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In Search of John Doe No. 2: The Story the Feds Never Told About the Oklahoma City Bombing

Federal officials insist that the Oklahoma City bombing case was solved a decade ago. But a Salt Lake City lawyer in search of his brother's killers has dug up some remarkable clues—on cross-dressing bank robbers, the FBI, and the mysterious third man.

Prison officials did take photos of Kenney's body, though when the family asked for copies, they said they couldn't find them; the photos reappeared in the fbi's files years later. Kenney's clothes vanished between the time he was found hanging in his cell and the time his body was turned over to the medical examiner. Other evidence, including his bedsheets, boxers, and fingernail clippings, disappeared for several weeks; investigator Rowland would later suggest they had been in the trunk of an agent's car. Kenney's cell was cleaned by 2 p.m. the day of his death, before legally required examinations of the site had been made. And even though the medical examiner's office had given orders to preserve the cell, the walls—including a pencil scrawl that prison officials called Kenney's "suicide note"—were painted over, leaving only photos whose "lack of detail," according to the fbi crime lab, rendered it "doubtful if this hand printing will ever be identified with hand printing of a known individual."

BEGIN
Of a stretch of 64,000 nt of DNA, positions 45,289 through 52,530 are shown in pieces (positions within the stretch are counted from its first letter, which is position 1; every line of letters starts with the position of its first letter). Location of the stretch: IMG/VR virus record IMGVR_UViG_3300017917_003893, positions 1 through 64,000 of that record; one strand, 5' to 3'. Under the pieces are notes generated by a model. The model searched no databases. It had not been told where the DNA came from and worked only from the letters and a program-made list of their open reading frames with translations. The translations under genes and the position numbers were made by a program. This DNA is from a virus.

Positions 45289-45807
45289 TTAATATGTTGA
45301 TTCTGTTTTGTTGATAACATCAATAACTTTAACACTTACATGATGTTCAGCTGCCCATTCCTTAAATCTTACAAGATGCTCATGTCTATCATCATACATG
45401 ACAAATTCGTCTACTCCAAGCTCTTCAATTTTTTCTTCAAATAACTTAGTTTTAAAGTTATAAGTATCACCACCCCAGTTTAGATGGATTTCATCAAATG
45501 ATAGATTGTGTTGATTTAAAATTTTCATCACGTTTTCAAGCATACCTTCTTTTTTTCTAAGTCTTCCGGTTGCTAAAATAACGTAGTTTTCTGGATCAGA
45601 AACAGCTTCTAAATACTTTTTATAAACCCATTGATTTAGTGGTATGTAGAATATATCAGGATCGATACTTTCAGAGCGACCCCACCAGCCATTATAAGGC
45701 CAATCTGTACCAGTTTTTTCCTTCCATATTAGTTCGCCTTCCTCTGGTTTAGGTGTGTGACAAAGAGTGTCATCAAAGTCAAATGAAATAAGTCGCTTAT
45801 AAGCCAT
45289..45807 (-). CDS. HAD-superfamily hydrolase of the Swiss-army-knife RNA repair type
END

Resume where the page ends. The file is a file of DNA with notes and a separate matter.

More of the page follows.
Other key evidence was simply omitted from or buried in the official reports: fbi and state Bureau of Investigations officials later testified, in a lawsuit brought by the Trentadue family, that a second person's blood had been found in Kenney's cell, and that there were no cut marks on the noose from which he was, according to prison officials, "cut down." According to an internal fbi memo, a prison guard told his neighbor that Kenney had been killed, and then hung in his cell as a cover-up; an inmate who reported hearing similar statements from a second guard said he was warned to keep silent and then sent to isolation. Another inmate, Alden Gillis Baker, would later give Jesse's lawyer a note describing an incident during which, he said, Kenney got into an altercation with a guard. Eventually, he wrote, additional officers entered the cell, there was "a lot of physical violence going on," he heard "faint moaning," and later the sound of bedsheets being torn. (He would repeat this account in a deposition in connection with a lawsuit brought by Jesse, but a judge ruled that Baker, a convicted robber and sex offender, was not a reliable witness. In 2000, Baker was found hanging in his cell in a California federal prison.)